October 14, 2010
Alfred Nobel’s will for awarding the Nobel Peace Prize was clear, explicit and unambiguous:
to reward “…the person who shall have done the most or the best work for fraternity between the nations and the abolition or reduction of standing armies and for the formation and spreading of peace congresses”.
In spite of this, the Nobel Peace Committee has once again deviated from Nobel’s will. Once again, it lost the opportunity to reward the greatest peace related achievements in modern time: the European Union. The initial objective of the Union’s founding fathers – to prevent war between former adversaries and bring lasting peace to Europe – has been achieved. Since its inception following WWII, the members of the Union have co-existed peacefully.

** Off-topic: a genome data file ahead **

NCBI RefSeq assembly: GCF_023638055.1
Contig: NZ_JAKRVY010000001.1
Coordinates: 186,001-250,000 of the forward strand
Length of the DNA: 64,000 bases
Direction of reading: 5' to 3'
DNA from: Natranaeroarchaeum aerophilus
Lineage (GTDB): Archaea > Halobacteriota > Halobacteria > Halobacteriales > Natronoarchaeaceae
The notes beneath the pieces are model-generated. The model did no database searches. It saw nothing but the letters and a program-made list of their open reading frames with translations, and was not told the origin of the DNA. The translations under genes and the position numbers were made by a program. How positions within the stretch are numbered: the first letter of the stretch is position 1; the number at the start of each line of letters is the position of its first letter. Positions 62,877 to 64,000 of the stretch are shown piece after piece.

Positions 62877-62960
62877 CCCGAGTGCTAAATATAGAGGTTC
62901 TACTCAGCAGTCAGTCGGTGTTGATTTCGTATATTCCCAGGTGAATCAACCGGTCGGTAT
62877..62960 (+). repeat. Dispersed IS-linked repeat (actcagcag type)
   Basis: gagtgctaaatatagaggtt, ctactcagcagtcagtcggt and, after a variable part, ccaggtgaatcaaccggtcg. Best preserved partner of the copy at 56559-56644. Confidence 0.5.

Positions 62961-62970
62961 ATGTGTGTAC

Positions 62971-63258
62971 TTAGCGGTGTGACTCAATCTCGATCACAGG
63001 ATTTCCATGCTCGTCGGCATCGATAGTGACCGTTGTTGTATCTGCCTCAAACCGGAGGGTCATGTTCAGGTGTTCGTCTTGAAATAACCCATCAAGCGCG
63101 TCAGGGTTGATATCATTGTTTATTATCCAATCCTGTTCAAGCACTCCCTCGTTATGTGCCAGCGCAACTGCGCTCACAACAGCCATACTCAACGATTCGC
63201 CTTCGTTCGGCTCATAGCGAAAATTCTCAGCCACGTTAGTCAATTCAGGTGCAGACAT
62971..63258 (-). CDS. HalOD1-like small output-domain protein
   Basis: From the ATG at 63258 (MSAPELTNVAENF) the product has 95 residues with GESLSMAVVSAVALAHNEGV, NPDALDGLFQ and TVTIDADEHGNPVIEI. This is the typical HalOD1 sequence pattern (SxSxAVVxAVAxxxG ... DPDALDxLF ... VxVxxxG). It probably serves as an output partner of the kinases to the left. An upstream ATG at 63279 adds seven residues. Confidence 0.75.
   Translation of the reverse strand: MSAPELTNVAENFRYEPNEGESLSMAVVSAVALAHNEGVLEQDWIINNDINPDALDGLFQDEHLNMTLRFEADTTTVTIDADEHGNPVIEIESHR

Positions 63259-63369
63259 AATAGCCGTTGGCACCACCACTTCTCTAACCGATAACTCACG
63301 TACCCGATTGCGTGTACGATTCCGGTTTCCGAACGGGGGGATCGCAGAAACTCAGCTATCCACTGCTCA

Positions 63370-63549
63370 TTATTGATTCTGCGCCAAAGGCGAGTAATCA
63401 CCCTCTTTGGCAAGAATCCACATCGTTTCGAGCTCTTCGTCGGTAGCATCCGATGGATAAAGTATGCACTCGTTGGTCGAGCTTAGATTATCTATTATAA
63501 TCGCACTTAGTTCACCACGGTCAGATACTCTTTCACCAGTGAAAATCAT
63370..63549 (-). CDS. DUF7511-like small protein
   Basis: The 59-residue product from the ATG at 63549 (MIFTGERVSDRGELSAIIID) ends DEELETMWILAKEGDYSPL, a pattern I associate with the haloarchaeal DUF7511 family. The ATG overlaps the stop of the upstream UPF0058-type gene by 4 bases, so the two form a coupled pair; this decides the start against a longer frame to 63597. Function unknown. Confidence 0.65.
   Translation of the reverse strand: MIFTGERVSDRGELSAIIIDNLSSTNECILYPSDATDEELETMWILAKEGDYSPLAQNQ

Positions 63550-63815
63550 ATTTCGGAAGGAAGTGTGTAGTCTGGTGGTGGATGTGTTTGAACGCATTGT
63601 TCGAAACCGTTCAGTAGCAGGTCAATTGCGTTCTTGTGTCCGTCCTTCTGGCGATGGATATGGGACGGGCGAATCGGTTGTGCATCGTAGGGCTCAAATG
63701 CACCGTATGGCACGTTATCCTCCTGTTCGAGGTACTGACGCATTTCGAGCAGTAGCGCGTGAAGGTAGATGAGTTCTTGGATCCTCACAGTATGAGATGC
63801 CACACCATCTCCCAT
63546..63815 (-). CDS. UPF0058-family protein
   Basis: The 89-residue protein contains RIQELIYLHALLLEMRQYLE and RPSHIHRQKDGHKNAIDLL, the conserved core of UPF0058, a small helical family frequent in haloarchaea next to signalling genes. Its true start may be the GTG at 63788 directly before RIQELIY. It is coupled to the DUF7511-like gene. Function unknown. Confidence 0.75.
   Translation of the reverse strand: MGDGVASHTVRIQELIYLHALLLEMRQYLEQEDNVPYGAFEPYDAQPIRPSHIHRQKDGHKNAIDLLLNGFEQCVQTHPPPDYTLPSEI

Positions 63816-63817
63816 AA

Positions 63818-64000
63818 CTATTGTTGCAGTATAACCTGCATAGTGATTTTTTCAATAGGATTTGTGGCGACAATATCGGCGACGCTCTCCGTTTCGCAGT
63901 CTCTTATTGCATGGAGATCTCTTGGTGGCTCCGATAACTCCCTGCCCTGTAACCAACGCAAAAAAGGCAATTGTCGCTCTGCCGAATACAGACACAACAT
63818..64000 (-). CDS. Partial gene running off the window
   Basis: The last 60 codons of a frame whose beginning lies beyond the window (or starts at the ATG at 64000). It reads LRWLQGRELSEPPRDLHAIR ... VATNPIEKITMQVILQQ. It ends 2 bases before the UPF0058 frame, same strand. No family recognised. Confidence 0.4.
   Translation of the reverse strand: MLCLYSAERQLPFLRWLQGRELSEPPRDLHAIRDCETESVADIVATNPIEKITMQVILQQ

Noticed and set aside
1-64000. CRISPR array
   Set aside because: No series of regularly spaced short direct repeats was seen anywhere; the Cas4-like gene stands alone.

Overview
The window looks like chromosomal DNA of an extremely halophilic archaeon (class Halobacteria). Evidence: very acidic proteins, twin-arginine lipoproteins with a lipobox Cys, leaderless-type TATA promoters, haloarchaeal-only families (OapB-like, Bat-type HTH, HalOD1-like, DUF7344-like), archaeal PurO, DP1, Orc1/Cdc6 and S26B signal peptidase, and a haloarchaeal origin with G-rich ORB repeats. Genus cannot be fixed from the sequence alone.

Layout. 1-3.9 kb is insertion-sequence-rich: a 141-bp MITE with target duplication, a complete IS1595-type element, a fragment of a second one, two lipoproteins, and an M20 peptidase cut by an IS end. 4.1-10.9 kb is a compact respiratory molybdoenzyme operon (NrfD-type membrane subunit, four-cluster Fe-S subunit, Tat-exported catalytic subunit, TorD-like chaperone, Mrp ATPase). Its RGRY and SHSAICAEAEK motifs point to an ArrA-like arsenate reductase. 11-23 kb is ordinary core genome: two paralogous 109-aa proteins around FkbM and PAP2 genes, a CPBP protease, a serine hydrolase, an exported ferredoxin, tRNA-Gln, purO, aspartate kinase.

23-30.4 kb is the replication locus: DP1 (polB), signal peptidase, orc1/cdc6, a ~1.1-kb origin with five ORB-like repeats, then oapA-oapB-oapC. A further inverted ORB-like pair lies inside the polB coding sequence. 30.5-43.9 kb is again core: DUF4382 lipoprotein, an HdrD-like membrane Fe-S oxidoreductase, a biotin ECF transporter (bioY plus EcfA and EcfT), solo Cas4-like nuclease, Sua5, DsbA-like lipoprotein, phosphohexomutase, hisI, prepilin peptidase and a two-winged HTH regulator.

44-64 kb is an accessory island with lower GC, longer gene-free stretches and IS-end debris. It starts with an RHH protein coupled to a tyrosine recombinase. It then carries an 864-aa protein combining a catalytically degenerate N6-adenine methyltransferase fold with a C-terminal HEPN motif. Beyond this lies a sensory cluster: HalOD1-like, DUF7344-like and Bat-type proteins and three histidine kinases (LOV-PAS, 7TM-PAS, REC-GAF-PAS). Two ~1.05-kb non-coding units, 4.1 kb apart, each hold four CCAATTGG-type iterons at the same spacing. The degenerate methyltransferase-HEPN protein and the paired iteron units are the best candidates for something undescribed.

One year after the Committee rewarded an individual on the basis of merely empty promises – “yes, we can” – this year it recognised an activist fighting the political system in a particular country.
Contrary to Nobel Prizes in physics, etc. where the layman has almost no opportunity to have a qualified opinion, the situation relating to the Peace Prize is different. Here, the layman can have a qualified view on the compliance between Nobel’s will and potential candidates for the prize.
As a consequence, in the eyes of the layman, the moral value of the Nobel Peace Prize as a means to inspire peaceful coexistence is fading.
And that is a great pity for Alfred Nobel, for the reputation of the Committee and for all of us who believe in the useful role of the Nobel Peace Price.Author : Letters to the EurActiv editor